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Allergic conjunctivitis (Latin name)

By Bjarne Lühr Hansen PhD, MD and Philipp Skafte-Holm MD, Mentor Institute

If you are allergic to pollen, house-dust mite, cats or other things, you can have symptoms affecting the eyes as well as symptoms affecting the airways. The intensity of the symptoms may depend on the seasons. Allergy of pollen from trees (birch, hazel, alder) is worst during April and May, while people allergic to pollen from grass have trouble during June and July – this is true for the Northern hemisphere. People allergic to house-dust mites can have symptoms all year round, while allergy of dog or cat appears after direct and sometimes indirect contact with the animals.

Allergy occurs frequently and many have symptoms that affect the eyes. It is estimated that 20-25 % of the adult population has allergy affecting the eyes. Usually, it is younger persons – less than 30 years old – who are struck, while people from older age groups may also be bothered. Frequently, the illness occurs in families with allergic illnesses (hay fever, asthma, eczema). If your parents or siblings have hay fever or asthma, the risk of developing allergy affecting the eyes is bigger.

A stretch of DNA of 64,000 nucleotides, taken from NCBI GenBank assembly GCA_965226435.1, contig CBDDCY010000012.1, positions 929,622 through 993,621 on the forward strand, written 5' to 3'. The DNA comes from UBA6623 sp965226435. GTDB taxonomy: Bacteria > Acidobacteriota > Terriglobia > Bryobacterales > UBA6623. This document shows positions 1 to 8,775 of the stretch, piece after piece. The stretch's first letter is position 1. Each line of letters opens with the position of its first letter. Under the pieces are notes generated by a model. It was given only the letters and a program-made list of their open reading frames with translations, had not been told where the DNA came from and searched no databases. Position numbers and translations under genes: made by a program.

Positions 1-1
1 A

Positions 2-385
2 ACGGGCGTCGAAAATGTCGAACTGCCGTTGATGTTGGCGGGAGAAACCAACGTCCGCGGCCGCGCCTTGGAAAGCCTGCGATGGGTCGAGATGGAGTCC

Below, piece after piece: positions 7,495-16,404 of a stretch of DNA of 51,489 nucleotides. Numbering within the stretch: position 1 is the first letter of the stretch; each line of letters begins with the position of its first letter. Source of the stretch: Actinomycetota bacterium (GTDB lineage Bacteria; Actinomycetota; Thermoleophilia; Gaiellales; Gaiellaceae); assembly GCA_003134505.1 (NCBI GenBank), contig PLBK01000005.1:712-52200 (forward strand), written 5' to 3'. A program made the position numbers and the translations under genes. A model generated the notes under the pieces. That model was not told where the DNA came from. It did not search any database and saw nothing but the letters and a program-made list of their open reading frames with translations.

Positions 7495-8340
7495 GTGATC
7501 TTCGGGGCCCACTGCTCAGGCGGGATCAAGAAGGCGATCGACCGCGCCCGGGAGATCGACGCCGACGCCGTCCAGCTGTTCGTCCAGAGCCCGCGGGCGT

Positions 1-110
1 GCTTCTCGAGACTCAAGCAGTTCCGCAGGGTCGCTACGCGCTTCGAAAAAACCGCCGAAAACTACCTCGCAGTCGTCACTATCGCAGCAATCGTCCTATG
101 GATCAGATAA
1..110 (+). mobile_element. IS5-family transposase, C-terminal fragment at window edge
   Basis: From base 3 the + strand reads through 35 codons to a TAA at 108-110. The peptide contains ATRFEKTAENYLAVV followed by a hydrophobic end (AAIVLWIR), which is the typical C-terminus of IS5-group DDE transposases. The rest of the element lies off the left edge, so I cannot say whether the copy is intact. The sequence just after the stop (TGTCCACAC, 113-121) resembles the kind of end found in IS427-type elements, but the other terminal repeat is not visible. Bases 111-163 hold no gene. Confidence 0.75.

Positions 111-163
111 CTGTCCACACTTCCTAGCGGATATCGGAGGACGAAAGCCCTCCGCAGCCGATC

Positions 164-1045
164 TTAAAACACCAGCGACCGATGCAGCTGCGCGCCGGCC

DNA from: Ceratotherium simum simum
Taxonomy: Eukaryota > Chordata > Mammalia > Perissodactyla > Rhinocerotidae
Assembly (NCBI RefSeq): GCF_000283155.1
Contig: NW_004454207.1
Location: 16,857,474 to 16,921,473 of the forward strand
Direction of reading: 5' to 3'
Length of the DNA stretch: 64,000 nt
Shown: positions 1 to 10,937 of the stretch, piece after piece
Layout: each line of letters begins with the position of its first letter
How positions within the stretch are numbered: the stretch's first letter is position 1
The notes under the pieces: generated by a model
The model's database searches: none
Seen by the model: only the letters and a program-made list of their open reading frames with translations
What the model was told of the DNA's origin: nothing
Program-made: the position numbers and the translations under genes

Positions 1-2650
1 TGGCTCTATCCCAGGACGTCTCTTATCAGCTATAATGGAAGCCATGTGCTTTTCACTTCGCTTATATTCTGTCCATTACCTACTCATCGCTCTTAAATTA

It is always both eyes that are affected. Allergy in the eyes appears first and foremost by itching in the eyes. Red eyes and lacrimation together with swollen eyelids also occur. Some experience sensitivity to light and are bothered by sunlight. Most people with allergy affecting the eyes are also affected in the upper airways by fits of sneezing, itching and a running nose.

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Further reading on Frequent signs

What can you do?

If you know what you are allergic to, you should avoid it. In the case of sudden severe allergy, it can soothe the eyes to wash with sterile salt water or take a shower to wash e.g. pollen off. Avoid hanging your clothes to dry outside during pollen season, if you are allergic to pollen. At the pharmacy you can buy medication to soothe the symptoms in the form of antihistamines (tablets).

What can your optician do?

The optician refers you to the ophthalmologist. The optician can evaluate whether your contact lenses function optimally.

Contact the doctor tomorrow

If you want to know what you are allergic to, a doctor can perform some tests (skin test or blood sample). If ordinary medication, bought over the counter, does not soothe your nuisances sufficiently, the doctor can prescribe eye drops (antihistamines) or nasal spray (corticosteroid). If you have outspoken symptoms, the doctor can refer you to a specialist in allergy with regard to a vaccination against allergy.

Contact the doctor immediately

The ophthalmologist can evaluate the more complicated cases, guide and treat. In severe cases, it can be necessary to treat with eye drops of corticosteroid for a short period.